About a half dozen police chiefs and high-ranking officers of different racial backgrounds are running for higher office as both Democrats and Republicans across the U.S., as the national conversation on police reform continues over a year after the death of George Floyd in Minneapolis.
Those candidates include Clark County Sheriff Joe Lombardo, who leads some 5,000 officers on the Las Vegas Metropolitan Police Department. He announced in June that he would be running in the Republican gubernatorial primary, telling supporters at an event at his alma mater, Rancho High School, that he hopes to rid Nevada of "one-party rule" by unseating Democratic Gov. Steve Sisolak.
The two-term sheriff’s first gubernatorial campaign ad begins with him picking up a badge, a gun and a tactical vest that says "police" while a 911 call plays. A voiceover says the Las Vegas–area sheriff kept his city safe "while other communities rioted and burned."
The Republican primary will not occur until June 2022 and has also attracted North Las Vegas Mayor John Lee, who recently left the Democratic Party to become a Republican, and Joey Gilbert, a northern Nevada attorney who has questioned the results of the 2020 presidential election. Former U.S. Sen. Dean Heller also is considering a run and has been making recent appearances before rural GOP groups.
In Michigan, another Republican, Detroit Police Chief James Craig, formed an exploratory committee last month to run for governor, falling short of officially announcing his candidacy while he first embarks on a statewide tour. He said he would be meeting with law enforcement, hosting small-business roundtables, and meeting with voters in their homes "to hear about the negative impact" current Democratic Gov. Gretchen Whitmer has had on their communities, Detroit Free Press reported.
In his first campaign ad, Craig is seen driving through the streets Detroit, declaring that his city "never burned," last summer after Floyd’s killing, unlike the violent civil unrest that persisted in Seattle, Portland, Los Angeles, Chicago, Philadelphia and even some Michigan cities.
"Following the tragic death of Mr. Floyd in Minneapolis, Detroit never burned and always our police officers mattered. Our rules mattered," Craig said. "Following policy mattered. And that starts with me leading from the front. Many politicians don’t get that. None of this, 'rule for thee, none for me.’"
Whitmer is expected to seek a second four-year term in 2022.
As violence rises in cities nationwide, the outcome of these elections could send a strong signal about evolving attitudes on policing and crime in America. The first test came in the New York City mayoral race, in which former police captain and current Brooklyn Borough President Eric Adams won the Democratic primary in June. He is to face off against Republican Curtis Sliwa in November.
Both are running on law-and-order platforms.
Other Democrats with police backgrounds running include U.S. Rep. Val Demings, from Florida, who is challenging Republican Sen. Marco Rubio in next year’s Senate race. The former Orlando police chief has taken pro-police stances but also sponsored criminal justice reform legislation. Demings, who is Black, has said she does not support defunding the police but has said there may be better ways to respond to mental health problems and drug misuse than with police.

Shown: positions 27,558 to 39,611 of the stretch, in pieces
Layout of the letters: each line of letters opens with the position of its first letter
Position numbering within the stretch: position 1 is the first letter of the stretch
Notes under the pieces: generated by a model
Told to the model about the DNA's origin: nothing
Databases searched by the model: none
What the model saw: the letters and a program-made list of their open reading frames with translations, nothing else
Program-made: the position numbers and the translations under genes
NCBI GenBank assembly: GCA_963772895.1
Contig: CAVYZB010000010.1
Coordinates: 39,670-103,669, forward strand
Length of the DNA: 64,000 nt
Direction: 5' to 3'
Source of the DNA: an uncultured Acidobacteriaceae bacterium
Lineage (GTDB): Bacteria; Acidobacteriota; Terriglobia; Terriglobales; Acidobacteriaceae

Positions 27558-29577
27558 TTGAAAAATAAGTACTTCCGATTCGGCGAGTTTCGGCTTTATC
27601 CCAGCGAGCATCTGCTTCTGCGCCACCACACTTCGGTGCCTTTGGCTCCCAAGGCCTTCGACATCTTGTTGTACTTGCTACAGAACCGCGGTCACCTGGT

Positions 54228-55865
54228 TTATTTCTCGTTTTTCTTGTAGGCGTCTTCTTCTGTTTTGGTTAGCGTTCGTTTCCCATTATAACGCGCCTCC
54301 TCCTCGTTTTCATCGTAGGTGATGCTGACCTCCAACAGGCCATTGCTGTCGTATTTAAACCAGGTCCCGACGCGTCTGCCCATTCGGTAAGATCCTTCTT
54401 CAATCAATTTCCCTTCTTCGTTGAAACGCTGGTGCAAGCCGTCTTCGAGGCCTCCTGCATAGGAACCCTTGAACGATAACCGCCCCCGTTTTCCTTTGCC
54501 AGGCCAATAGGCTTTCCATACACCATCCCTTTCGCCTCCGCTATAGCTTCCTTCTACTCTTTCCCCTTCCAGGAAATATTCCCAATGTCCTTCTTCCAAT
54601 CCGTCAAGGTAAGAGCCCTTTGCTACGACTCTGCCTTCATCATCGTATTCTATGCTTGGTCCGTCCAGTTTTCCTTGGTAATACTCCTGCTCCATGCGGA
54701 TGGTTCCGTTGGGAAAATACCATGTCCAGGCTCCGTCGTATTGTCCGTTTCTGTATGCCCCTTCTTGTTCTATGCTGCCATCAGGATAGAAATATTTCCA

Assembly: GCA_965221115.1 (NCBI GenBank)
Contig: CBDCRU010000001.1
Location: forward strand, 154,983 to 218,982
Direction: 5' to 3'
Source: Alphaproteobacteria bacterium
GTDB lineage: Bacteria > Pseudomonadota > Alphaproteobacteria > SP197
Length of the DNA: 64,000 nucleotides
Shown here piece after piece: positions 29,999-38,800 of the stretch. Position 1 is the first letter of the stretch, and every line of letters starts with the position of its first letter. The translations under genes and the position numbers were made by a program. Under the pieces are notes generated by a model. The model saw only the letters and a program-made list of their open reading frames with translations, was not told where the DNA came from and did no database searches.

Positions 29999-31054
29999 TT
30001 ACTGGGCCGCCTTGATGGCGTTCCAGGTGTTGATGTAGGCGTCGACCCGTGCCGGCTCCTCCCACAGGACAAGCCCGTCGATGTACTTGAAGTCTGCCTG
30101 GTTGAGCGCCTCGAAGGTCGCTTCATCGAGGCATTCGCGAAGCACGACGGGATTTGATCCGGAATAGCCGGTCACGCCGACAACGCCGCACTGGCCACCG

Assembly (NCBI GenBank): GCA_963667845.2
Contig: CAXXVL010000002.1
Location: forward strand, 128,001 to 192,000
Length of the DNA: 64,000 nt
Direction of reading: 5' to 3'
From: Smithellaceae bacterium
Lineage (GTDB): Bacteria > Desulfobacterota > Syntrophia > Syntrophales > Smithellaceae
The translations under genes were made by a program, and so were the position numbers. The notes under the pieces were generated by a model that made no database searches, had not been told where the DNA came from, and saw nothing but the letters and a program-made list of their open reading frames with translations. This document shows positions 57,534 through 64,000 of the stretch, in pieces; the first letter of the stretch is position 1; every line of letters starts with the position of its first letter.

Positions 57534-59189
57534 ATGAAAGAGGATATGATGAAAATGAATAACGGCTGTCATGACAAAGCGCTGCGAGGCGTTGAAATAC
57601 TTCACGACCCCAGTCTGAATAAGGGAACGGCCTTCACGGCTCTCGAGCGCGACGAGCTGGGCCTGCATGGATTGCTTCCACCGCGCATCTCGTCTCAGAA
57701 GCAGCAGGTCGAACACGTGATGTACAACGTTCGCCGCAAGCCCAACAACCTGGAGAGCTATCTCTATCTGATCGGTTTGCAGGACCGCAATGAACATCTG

In Albuquerque, New Mexico, Bernalillo County Sheriff Manny Gonzales is a Democrat who has been declaring crime in the city to be out of control as he runs in this year’s nonpartisan mayoral contest, challenging incumbent Tim Keller, also a Democrat.
Perhaps leading the pack after participating in a White House roundtable on gun violence last month, Adams has spoken out against police misconduct and founded a group that fought racial profiling in law enforcement and pushed police departments to diversify their ranks. But he has also defended the controversial stop-and-frisk police strategy as a useful tool that has been abused.
Adams and Craig, who are both Black but from different political parties, have made a point to reject the calls from progressive activists to defund the police. Decrying liberal politicians, Lombardo meanwhile has declared he "will stop all efforts to defund the police" and said, "The GOP is NOT the party of defund the police." Though past remarks about the "defund" movement have led some to suggest he supports reallocating areas of the police department’s budget to support public safety initiatives.
Both Lombardo and Craig have been dogged by lingering criticism of their departments’ responses last summer. When Lombardo appeared at a recent panel on policing put on by the Las Vegas-area NAACP, he was repeatedly interrupted by audience members wearing t-shirts that read "Justice for Jorge Gomez," a 25-year-old man who was fatally shot by police at a demonstration after Floyd’s killing.
Police said Gomez carried guns and wore body armor, and the Democratic district attorney declared the officers who shot Gomez would not face charges. But the man’s family has called for police to be held accountable for his death, and a federal wrongful death lawsuit is pending.
Just this week, another Republican candidate, Ohio state Rep. Jeff LaRe, the former Fairfield County deputy sheriff who made a pro-law enforcement stand a centerpiece of his campaign, was defeated in the GOP primary by a candidate backed by former President Donald Trump. Mike Carey, a coal lobbyist, won the Republican nomination to run for the U.S. House of Representatives from Ohio's 15th district, Reuters reported. The seat was vacated when Republican U.S. Rep. Steven Stivers resigned.
The Associated Press contributed to this report.